I was recently talking with a dear friend of mine during one of my many dog walks, and she reminded me that I don’t often share the story of our dog Sam and the lessons I have learned on my journey as a dog owner. We adopted him from a local rescue two years ago. My daughter fell in love with him when we visited and he immediately curled up in our laps.
We jumped through the hoops, filled out the applications, went through the personal interview, then there was the home visit and we even read the required book. After much discussion and deliberation, we decided to adopt Sam.
Sam was and is still anxious. He had already been through the protocol for heart worms but it was not effective and he was still heartworm positive. Both vets and other people recommended that we not adopt him, but we decided to anyways.
We knew early on that clicker training was not an option for our dog. Sam has both a startle and trauma response, which I am very familiar with having seen it so many times when I worked at the hospital. He barked like crazy at every noise throughout the night and during the day when I started to work from home as an entrepreneur. Our walks were extremely stressful as he would randomly lunge to attacks dogs in the neighborhood. After 2 weeks of sleep deprivation and constant barking, I was ready to give him back. And as the weeks passed it got worse. I found myself on the verge of tears and actually yelled, which is not something that I often do. I felt terrible! But I kept going. I hired a trainer, and was disappointed to see that the situation wasn’t getting much better. But I also knew that, just like humans, dogs require time to adjust to new surroundings, especially a dog that was found wandering on a ranch in Arkansas for who-knows-how-long and doing what he needed to do to survive. And the thought of how upset my daughter would be if we returned him broke my heart. I went through a flurry of emotions and judged myself harshly.
I had to take a step back. I imagined myself giving Sam back and how that would feel, the disappointment and sadness, but I also focused on giving myself compassion and love with making a decision that would be best for my emotional, physical and spiritual health. Then, I visualized being more kind to myself. I let go. I stopped judging and I became more detached. This seemed to make a shift for Sam and with me as well. All of a sudden, working with a trainer started to make a difference. This was a journey – a journey of making hard decisions, of learning not to judge and criticize so harshly and give myself the love, compassion and respect that I give to others.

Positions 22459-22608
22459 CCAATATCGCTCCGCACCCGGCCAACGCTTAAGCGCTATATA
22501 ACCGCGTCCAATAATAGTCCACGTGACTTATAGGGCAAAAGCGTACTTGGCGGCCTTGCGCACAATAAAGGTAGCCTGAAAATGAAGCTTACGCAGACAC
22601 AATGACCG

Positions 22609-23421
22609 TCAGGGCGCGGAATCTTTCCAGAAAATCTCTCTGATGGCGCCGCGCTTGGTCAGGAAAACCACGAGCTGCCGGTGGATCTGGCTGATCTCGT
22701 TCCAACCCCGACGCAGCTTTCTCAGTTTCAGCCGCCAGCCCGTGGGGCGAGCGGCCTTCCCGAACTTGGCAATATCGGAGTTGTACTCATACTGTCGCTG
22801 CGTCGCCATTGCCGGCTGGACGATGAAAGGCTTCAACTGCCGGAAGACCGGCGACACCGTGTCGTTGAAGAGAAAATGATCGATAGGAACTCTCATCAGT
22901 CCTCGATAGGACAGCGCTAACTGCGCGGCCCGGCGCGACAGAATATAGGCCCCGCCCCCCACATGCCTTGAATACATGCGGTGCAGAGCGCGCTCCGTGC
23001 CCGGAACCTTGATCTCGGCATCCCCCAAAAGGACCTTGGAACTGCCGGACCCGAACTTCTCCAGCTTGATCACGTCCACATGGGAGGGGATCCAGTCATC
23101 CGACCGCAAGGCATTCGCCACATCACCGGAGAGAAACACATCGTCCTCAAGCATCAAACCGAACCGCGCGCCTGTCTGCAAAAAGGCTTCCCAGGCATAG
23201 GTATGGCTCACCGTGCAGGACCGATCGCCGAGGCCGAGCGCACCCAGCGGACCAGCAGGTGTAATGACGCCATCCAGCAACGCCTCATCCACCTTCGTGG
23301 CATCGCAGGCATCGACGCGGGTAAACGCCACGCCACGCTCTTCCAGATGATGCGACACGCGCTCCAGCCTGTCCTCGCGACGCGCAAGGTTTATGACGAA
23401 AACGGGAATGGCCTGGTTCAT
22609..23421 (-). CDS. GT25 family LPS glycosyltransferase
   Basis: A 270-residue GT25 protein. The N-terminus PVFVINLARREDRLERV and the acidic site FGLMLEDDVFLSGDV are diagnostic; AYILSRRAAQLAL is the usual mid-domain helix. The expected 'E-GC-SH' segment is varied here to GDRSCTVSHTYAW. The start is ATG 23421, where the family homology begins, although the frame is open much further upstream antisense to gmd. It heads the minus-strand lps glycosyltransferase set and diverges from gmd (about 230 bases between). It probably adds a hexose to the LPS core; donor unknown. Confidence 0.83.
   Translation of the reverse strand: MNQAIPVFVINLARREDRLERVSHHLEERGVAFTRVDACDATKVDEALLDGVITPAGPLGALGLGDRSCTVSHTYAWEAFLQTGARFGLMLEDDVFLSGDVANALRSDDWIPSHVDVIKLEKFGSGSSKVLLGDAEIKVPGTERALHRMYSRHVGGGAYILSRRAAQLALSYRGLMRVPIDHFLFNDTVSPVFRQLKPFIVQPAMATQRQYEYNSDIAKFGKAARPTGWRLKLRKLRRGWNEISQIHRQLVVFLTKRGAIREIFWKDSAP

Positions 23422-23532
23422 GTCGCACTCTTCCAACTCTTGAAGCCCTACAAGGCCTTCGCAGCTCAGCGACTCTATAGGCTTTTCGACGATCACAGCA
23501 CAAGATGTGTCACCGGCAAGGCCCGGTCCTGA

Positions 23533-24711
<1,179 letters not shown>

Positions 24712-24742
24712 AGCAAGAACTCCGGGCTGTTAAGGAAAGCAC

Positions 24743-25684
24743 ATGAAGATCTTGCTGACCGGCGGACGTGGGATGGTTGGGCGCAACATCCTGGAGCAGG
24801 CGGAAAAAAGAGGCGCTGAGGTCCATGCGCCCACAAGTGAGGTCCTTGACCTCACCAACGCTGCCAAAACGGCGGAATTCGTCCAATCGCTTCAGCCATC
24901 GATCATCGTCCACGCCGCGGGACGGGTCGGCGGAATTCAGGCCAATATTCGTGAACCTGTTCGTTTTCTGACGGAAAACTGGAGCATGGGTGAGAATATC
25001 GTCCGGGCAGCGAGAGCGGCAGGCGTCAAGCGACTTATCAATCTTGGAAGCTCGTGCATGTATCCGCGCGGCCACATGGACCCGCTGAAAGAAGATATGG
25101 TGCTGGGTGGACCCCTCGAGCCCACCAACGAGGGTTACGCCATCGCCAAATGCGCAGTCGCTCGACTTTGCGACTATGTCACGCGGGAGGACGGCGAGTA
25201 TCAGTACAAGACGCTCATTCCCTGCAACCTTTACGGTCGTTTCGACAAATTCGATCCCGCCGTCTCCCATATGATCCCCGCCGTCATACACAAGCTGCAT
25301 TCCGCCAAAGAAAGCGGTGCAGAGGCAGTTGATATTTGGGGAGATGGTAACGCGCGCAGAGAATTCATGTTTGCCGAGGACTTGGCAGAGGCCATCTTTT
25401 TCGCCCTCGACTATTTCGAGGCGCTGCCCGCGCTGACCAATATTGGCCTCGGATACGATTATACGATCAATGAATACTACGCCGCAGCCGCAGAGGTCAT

Almost 2 years later, Sam is still anxious, and despite the training he still barks whenever someone knocks on the door. But he is a also a wonderful companion. He and I share gorgeous sunrises, make fresh tracks in the snow in the early mornings, and take walks under the full moon…and he and my husband are pretty cute cuddling on the couch. He is the most patient being when it comes to children and he truly just wants to be loved. In the end, he ended up not only being a wonderful birthday present for our daughter but an amazing gift for me.
Three simple lessons for when you’re forced to make a hard decision
1. Step back and treat yourself with compassion and kindness. Pretend you are giving your best friend advice.
2. Let go of judgement and stop giving your inner critical voice power. It’s still going to be there but there is no need to attach and get involved into a discussion with it.
3. Ask for help. Although we don’t always need to over talk the situation, you may need help or a sounding board. The opportunity to brainstorm and process with someone that you feel safe with and that you trust is priceless. Allocate a specific amount of time so that you don’t repeat yourself and talk for hours and hours, which will waste your energy and possibly cause more confusion.
Also, Sam turns four this month and we are thrilled to anounce he is heartworm free!